The Mỹ Lai Massacre was the Vietnam War mass killing of between 347 and 504 unarmed civilians in South Vietnam on this day in 1968. It was committed by U.S. Army soldiers from the Company C of the 1st Battalion, 20th Infantry Regiment, 11th Brigade of the 23rd (Americal) Infantry Division. Victims included men, women, children, and infants. Some of the women were gang-raped and their bodies mutilated. Twenty-six soldiers were charged with criminal offences, but only Lieutenant William Calley Jr., a platoon leader in C Company, was convicted. Found guilty of killing 22 villagers, he was originally given a life sentence, but served only three and a half years under house arrest.
The massacre, which was later called “the most shocking episode of the Vietnam War”, took place in two hamlets of Sơn Mỹ village in Quảng Ngãi Province. These hamlets were marked on the U.S. Army topographic maps as My Lai and My Khe. The U.S. military codeword for the alleged Viet Cong stronghold in that area was Pinkville, and the carnage was initially referred to as the Pinkville Massacre. Later, when the U.S. Army started its investigation, the media changed it to the Massacre at Songmy. Currently, the event is referred to as the My Lai Massacre in the United States and called the Son My Massacre in Vietnam.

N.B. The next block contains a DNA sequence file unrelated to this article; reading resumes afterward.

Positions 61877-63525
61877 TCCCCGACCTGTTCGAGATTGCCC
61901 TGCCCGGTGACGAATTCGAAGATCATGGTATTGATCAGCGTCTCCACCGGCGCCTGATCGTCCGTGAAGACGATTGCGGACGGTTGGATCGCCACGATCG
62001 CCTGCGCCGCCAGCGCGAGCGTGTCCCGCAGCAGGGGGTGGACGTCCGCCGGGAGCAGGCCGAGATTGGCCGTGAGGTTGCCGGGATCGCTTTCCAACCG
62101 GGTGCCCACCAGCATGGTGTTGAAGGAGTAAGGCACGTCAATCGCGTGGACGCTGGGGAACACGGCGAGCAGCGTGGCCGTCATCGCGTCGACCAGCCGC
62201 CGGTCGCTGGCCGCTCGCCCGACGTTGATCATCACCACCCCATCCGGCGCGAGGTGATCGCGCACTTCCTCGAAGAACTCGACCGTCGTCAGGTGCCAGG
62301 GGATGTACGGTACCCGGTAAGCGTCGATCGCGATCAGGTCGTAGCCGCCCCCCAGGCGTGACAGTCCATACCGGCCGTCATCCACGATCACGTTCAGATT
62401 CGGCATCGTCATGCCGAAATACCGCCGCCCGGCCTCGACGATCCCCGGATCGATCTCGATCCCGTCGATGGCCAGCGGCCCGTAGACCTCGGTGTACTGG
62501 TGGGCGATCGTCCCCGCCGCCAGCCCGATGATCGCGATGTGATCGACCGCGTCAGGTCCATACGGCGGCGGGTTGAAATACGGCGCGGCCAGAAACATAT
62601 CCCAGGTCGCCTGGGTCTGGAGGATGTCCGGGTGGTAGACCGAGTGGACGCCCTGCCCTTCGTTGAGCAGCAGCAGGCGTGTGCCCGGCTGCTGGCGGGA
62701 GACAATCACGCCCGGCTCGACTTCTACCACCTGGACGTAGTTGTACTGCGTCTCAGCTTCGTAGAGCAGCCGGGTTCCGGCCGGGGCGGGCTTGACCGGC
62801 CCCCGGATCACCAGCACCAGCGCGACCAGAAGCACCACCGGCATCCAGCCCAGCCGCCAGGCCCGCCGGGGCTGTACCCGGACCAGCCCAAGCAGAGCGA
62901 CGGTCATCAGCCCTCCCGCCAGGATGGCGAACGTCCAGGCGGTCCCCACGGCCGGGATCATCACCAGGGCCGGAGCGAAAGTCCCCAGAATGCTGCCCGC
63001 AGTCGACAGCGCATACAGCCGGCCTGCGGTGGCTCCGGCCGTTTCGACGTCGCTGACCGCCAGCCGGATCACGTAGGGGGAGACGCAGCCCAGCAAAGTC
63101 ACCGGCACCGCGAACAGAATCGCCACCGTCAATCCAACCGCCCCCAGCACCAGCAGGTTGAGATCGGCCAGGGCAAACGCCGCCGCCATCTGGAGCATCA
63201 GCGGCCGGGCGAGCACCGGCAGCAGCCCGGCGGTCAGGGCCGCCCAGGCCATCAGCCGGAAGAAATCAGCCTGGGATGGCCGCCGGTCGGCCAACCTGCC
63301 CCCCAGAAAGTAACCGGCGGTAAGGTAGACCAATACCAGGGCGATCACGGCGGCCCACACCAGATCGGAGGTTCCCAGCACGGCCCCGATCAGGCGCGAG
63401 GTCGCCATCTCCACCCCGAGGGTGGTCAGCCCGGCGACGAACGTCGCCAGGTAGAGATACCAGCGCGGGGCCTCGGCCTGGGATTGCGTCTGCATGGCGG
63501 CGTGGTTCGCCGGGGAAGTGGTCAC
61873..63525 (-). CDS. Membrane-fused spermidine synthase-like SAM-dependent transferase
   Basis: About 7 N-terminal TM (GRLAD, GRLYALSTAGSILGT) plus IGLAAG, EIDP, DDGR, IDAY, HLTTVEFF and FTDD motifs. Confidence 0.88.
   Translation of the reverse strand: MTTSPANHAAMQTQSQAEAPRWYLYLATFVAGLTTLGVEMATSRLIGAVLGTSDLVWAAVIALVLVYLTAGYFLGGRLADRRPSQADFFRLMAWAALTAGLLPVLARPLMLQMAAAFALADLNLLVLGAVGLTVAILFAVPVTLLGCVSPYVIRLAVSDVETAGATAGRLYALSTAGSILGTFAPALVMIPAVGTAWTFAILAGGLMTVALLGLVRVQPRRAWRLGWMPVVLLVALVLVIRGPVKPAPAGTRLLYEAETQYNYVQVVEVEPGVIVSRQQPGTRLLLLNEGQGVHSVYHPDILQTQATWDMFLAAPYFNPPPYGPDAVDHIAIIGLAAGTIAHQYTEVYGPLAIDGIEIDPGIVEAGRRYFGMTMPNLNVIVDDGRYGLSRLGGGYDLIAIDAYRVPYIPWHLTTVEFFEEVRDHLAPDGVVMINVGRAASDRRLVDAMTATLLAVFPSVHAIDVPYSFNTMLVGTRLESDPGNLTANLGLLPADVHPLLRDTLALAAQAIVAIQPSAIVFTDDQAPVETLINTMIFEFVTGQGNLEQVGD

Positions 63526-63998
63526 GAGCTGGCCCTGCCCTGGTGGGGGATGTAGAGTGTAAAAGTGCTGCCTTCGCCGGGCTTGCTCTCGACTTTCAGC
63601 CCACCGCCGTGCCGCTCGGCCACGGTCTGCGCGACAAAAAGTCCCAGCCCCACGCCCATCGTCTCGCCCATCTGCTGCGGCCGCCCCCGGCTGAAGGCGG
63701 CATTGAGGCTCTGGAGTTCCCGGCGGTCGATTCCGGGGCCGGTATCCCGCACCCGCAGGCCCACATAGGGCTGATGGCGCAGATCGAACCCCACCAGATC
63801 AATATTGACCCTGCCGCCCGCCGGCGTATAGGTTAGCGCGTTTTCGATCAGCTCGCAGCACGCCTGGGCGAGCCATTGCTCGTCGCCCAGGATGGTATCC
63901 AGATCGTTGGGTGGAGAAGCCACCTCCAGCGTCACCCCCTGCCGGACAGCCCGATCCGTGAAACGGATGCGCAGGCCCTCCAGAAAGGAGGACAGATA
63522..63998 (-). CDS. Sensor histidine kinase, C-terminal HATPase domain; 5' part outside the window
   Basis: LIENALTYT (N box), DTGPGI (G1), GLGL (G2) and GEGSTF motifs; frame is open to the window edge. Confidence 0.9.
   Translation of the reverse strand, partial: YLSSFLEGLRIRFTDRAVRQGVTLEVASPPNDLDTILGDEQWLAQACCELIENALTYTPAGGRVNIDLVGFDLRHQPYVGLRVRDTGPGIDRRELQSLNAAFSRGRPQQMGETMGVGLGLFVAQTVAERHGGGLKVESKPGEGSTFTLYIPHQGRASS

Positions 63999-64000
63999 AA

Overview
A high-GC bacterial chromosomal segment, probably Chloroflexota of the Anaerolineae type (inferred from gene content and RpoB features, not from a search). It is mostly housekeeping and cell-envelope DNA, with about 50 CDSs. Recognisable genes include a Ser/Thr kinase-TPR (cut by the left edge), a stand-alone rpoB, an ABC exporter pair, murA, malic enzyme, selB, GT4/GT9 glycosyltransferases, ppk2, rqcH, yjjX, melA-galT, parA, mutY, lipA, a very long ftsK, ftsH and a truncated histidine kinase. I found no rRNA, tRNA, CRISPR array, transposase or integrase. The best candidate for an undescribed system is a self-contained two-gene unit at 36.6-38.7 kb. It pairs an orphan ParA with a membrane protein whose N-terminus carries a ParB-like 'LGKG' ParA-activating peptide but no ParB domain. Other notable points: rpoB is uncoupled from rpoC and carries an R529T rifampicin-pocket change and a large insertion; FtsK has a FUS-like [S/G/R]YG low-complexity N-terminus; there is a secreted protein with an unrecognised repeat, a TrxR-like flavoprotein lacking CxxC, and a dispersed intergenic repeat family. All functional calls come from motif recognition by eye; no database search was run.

The incident prompted global outrage when it became public knowledge in November 1969. The My Lai massacre increased to some extent domestic opposition to the U.S. involvement in the Vietnam War when the scope of killing and cover-up attempts were exposed. Initially, three U.S. servicemen who had tried to halt the massacre and rescue the hiding civilians were shunned, and even denounced as traitors by several U.S. Congressmen, including Mendel Rivers, Chairman of the House Armed Services Committee. Only after thirty years were they recognized and decorated, one posthumously, by the U.S. Army for shielding non-combatants from harm in a war zone.